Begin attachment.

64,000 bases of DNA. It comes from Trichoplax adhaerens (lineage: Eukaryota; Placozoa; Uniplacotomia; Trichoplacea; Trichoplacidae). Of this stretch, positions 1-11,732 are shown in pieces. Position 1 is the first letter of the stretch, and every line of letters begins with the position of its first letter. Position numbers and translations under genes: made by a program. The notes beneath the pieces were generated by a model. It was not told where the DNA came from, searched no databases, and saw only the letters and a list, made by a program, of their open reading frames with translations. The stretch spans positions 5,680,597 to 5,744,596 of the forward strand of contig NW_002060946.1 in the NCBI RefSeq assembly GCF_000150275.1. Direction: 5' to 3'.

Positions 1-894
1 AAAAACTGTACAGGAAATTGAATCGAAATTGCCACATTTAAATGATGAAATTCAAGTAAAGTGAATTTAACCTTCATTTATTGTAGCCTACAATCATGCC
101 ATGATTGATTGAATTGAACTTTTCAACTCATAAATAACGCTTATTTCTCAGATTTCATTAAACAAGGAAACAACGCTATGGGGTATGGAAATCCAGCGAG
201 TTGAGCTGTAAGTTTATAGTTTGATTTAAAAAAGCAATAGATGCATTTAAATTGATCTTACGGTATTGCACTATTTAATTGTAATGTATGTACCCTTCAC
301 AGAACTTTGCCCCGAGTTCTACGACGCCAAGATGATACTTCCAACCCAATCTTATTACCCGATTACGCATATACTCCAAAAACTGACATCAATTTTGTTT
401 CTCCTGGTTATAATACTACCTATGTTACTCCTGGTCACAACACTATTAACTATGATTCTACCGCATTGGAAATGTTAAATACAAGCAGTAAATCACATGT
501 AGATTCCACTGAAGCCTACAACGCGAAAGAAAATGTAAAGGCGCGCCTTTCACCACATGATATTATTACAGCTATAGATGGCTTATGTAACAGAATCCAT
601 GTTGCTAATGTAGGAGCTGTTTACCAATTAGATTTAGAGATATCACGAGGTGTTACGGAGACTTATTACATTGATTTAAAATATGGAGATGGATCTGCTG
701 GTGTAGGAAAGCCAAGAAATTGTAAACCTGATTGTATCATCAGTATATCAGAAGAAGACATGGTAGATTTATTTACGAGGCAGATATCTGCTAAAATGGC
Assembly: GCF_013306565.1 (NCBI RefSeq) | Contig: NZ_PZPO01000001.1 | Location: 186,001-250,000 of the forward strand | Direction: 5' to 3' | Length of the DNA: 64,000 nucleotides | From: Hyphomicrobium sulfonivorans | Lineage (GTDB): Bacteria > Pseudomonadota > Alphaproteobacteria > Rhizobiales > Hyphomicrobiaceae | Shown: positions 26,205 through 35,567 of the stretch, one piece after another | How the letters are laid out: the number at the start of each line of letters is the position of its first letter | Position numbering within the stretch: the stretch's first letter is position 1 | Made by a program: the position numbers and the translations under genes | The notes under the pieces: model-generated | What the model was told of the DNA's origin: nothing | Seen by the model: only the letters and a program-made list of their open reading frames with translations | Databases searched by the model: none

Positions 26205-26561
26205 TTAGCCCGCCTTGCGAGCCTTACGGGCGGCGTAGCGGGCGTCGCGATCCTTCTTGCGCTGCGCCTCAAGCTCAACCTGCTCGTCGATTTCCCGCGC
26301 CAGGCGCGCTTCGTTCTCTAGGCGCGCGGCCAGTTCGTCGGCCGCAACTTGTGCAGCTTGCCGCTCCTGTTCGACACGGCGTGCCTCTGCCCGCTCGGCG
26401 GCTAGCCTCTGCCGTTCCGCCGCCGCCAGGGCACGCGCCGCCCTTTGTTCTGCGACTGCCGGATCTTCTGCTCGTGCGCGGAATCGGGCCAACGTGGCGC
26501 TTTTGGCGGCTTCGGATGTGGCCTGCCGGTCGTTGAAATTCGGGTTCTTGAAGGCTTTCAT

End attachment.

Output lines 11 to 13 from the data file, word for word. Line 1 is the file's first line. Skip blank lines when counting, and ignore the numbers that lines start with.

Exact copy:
Assembly: GCF_013306565.1 (NCBI RefSeq) | Contig: NZ_PZPO01000001.1 | Location: 186,001-250,000 of the forward strand | Direction: 5' to 3' | Length of the DNA: 64,000 nucleotides | From: Hyphomicrobium sulfonivorans | Lineage (GTDB): Bacteria > Pseudomonadota > Alphaproteobacteria > Rhizobiales > Hyphomicrobiaceae | Shown: positions 26,205 through 35,567 of the stretch, one piece after another | How the letters are laid out: the number at the start of each line of letters is the position of its first letter | Position numbering within the stretch: the stretch's first letter is position 1 | Made by a program: the position numbers and the translations under genes | The notes under the pieces: model-generated | What the model was told of the DNA's origin: nothing | Seen by the model: only the letters and a program-made list of their open reading frames with translations | Databases searched by the model: none

Positions 26205-26561
26205 TTAGCCCGCCTTGCGAGCCTTACGGGCGGCGTAGCGGGCGTCGCGATCCTTCTTGCGCTGCGCCTCAAGCTCAACCTGCTCGTCGATTTCCCGCGC